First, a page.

So that’s the main trigger for the strike: people became angry. We were making £150 in 8 hours, now we’re doing £105 in 10 hours.
This completely changes the livelihood of many of the riders. We have a lot of guys who need to provide for their families, who don’t know if they are going to meet their targets for the end of the week. There’s people who are working longer hours and it’s affecting their relationship with their wife. There’s people complaining that they can barely see their kids.
GEP: How did you start to organise the first strike?
Rafael: There was a group of riders at one of the dark kitchens in Battersea (London) who decided to organise a strike, and at first it was only going to be at that dark kitchen. But then more people wanted to get involved, we created the first WhatsApp group and from there we have three WhatsApp groups with about 1,000 people each, only with Portuguese speakers, mainly Brazilian nationals and a few Portuguese.
We also now have another group with more than 1,000 people of English speakers with different nationalities: Algerians, Albanians, Romanians, Indians, people from all over the world.
We also have groups of people in different cities. Bristol, Brighton, Peterborough, and a new group in Dublin. We are mentoring them to do their own strike in Dublin.
So we now have about 4,000 that we know, and of course there are many people who are not on these WhatsApp groups but know about the strike.
Every day I get stopped by delivery drivers who say ‘hey, I know about the strike, can you put me in one of the groups?’
GEP: So the core group was Brazilian riders at first, and then it has spread to other communities from there?
Rafael: Yeah, it started with the Brazilians and then we started spreading the word around.
One of the funny things is that there was a lot of disbelief between the different nationalities: so the Indians were saying ‘the Brazilians won’t stop’, the Brazilians were saying ‘the Indians won’t stop’, and the Algerians were saying ‘I don’t believe the Brazilians or the Indians will stop’. And in the end everyone stopped together!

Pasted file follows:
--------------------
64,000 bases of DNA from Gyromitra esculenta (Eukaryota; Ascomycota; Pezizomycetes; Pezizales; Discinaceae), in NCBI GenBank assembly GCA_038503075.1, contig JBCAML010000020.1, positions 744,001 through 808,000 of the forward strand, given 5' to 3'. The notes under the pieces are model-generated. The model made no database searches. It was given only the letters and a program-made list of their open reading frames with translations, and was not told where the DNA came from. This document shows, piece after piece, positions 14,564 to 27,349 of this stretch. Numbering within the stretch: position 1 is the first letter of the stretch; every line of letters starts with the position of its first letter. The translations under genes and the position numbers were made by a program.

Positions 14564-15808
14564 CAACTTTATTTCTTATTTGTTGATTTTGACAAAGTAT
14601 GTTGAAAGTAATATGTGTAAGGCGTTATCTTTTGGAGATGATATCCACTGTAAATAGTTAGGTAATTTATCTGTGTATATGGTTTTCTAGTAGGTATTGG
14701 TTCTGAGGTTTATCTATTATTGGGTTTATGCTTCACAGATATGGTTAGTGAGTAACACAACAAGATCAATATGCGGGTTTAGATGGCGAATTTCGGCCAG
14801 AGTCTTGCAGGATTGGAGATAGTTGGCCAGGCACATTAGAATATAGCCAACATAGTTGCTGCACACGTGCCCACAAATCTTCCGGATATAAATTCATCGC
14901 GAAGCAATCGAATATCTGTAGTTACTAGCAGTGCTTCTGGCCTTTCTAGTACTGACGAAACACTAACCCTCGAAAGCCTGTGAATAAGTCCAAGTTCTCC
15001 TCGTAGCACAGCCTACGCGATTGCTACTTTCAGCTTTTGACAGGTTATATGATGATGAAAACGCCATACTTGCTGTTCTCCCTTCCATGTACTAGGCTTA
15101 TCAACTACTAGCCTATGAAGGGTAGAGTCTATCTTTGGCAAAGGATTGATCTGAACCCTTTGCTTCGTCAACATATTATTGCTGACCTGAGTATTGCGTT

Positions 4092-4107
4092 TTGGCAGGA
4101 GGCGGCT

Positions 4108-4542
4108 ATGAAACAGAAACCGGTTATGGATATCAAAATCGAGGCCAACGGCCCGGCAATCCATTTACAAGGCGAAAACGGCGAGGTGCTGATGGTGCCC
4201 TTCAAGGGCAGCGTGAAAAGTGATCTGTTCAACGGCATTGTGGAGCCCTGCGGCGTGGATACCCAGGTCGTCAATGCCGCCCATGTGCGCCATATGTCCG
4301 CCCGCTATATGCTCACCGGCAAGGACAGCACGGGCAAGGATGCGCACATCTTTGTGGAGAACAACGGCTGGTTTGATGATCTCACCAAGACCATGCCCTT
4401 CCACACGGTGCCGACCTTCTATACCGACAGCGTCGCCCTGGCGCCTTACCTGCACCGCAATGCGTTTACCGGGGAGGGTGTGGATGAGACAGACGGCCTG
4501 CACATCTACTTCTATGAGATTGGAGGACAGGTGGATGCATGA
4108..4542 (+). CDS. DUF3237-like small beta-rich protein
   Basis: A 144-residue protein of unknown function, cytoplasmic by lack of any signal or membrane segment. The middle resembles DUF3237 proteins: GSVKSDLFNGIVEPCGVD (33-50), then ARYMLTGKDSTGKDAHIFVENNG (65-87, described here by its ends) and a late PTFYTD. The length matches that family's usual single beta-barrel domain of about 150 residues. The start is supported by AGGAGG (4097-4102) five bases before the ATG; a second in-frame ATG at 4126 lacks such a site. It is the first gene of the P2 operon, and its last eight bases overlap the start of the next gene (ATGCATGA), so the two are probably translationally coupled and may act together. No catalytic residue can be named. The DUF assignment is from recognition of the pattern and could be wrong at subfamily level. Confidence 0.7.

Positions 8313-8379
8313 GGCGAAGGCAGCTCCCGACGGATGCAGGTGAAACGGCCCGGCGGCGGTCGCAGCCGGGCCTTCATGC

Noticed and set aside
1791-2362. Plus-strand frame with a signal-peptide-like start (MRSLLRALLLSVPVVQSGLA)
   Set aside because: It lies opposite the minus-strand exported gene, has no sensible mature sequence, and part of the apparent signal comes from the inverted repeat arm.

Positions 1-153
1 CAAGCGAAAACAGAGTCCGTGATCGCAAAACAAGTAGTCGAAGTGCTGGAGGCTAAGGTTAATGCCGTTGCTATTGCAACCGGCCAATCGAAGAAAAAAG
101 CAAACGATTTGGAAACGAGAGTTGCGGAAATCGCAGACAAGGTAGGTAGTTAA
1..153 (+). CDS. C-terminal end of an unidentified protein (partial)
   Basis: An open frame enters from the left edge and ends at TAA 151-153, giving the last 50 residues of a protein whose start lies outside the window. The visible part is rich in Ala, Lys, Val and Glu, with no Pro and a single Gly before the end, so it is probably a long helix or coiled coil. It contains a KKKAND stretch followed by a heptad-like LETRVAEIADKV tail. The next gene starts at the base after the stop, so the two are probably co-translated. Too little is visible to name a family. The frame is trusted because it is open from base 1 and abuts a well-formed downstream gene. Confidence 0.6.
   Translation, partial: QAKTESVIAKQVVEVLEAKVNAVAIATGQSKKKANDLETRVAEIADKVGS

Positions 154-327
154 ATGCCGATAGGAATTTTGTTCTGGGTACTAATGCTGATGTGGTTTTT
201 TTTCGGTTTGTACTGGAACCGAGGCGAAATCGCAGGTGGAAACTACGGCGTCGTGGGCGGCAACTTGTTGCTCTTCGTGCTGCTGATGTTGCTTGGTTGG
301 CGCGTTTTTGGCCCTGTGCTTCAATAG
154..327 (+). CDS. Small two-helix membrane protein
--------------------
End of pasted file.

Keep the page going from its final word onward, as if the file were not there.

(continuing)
That’s really nice because now we know that in an area where there are two Brazilians who don’t want to do the strike, we know it will be secure because we have the Algerians’ striking, and so on.
GEP: The first strike was one of the most powerful that many of us have ever seen in the food delivery sector. Why do you think it was so powerful?
Rafael: Firstly, it was really well-organised, and I was surprised because the time-frame was really short.
We had the big four WhatsApp groups I mentioned, and from there we narrowed it down to a group that’s called ‘the captains’.
That’s about 200 people, with two or three people from different areas, and through that group we organise the actions and have votes. Every captain is responsible to pass on the information to their local groups.
On the day of the strike we had a map of neighbourhoods and we just mark areas and make the different groups responsible for the picket lines.
Another part of the reason the strike was very successful is because we used technology very well. We use Reels [on Instagram], we use TikTok.
I’m interested in Artificial Intelligence and we were able to use AI to translate our message into 15 different languages in five minutes. We can also use technology to make professional looking digital flyers.